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Let's hope new residents at the Break Wind Lofts at Duggins Flats aren't too disappointed when the city of Louisville turns out to be situated a bit further to the southwest than Pastime's gazebo.
Austin Carmony, the firm's vice president of development, said the complex's 66-unit residential building, where tenants have already started moving in, was completed in December. The second 125-unit building will be done in April. Rent for the units ranges from $650 to $1,650.
Let's also hope the most luxurious of the high end digs aren't gifted with a view of the lovely landscaping at AT&T, across an as yet uncalmed one-way Spring Street -- where presently, the traffic is moving faster than ever.
A relatively small space on the east side of the former Coyle showroom remains rough and unfinished, and so this evidently is what Carmony refers to in this passage.
The renovated former Coyle showroom will house retail and amenities including a heated pool, gym, grilling stations, fire pit and a dog park. Carmony said no one has signed on to fill the space yet, but he thinks a restaurant would be ideal in the location.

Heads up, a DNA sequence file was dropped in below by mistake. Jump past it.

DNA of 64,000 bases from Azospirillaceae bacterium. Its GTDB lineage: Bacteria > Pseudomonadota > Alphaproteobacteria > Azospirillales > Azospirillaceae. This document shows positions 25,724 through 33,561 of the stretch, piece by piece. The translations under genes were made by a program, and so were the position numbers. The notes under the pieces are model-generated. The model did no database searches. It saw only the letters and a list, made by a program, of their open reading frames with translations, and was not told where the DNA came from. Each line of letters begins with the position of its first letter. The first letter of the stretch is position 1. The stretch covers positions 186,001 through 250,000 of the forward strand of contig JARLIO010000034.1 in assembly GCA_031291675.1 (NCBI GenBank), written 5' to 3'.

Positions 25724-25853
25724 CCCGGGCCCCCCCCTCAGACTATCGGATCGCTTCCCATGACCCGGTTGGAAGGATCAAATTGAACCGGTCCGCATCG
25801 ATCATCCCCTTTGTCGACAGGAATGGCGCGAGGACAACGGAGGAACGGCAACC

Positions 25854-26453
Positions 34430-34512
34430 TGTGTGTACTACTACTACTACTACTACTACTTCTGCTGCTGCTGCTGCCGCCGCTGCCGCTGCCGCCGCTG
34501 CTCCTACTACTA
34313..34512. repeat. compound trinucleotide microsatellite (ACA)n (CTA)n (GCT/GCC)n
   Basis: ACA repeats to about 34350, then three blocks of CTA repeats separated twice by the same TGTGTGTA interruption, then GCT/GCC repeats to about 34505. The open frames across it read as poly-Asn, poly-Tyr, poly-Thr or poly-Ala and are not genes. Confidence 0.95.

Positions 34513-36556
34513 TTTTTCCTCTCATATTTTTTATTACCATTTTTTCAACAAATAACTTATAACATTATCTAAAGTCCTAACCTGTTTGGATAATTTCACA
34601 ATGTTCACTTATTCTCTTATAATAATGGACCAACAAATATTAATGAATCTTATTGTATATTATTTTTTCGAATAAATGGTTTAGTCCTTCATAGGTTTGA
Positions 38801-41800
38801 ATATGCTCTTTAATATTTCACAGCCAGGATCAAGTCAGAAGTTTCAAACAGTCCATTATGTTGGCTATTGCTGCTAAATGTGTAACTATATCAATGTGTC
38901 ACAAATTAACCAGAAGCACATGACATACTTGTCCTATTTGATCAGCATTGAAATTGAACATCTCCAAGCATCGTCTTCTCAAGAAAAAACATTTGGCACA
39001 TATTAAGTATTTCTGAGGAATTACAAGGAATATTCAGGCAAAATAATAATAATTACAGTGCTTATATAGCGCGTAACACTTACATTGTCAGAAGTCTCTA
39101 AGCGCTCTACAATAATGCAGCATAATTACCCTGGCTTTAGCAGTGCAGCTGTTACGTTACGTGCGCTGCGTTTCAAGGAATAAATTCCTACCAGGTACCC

Another dog park? Who knew that the Coyle lot was built atop a Native American site? As an aside, I still think it was a mistake to omit bocce ball; if only Redevelopment would have kicked in another couple hundred thousand to a for-profit private developer to make it happen.
Wouldn't bocce have fit comfortably on one of those rooftops, thus better facilitating a distanced squint at Louisville?
Two months ago, a local restaurateur told the Green Mouse that the unfinished potential eatery space in the former showroom actually is priced fairly -- for being unfinished.
Flaherty and Collins apparently is offering to lease this space at the low bargain rate and provide something like $50,000 in cash for the build-out (the Green Mouse was told by the restaurateur that it wasn't enough of an enticement to interest him), but the dollars-per-square-foot price fairly skyrockets if the building's owner must finish the space.
Always be aware that as City Hall touts the many restaurants and bars downtown, as though it had anything whatever to do with their founding and operation -- and you can ask virtually any eatery owner to explain where the bulk of the start-up capital originates, this being with them, and not a magical bunkerside ATM -- the fact that the city subsidized the entirety of the Break Wind development means that the city also is subsidizing the eatery or bar that eventually comes to rest in the rough unfinished space. The city might as well be the one writing the check for $50K, right?
I'm not making this point owing to my antipathy for the current occupant, which is real, but rather because it's absolutely true. With Break Wind, the city's been picking winners with your money -- and is picking winners with your money the sort of thing you want Jeff Gahan doing?
Coyle showroom now luxury clubhouse in New Albany, by Madeleine Winer (Courier-Journal)
The clubhouse is open and the first tenants have started to move into The Breakwater, a luxury apartment complex still under construction in New Albany.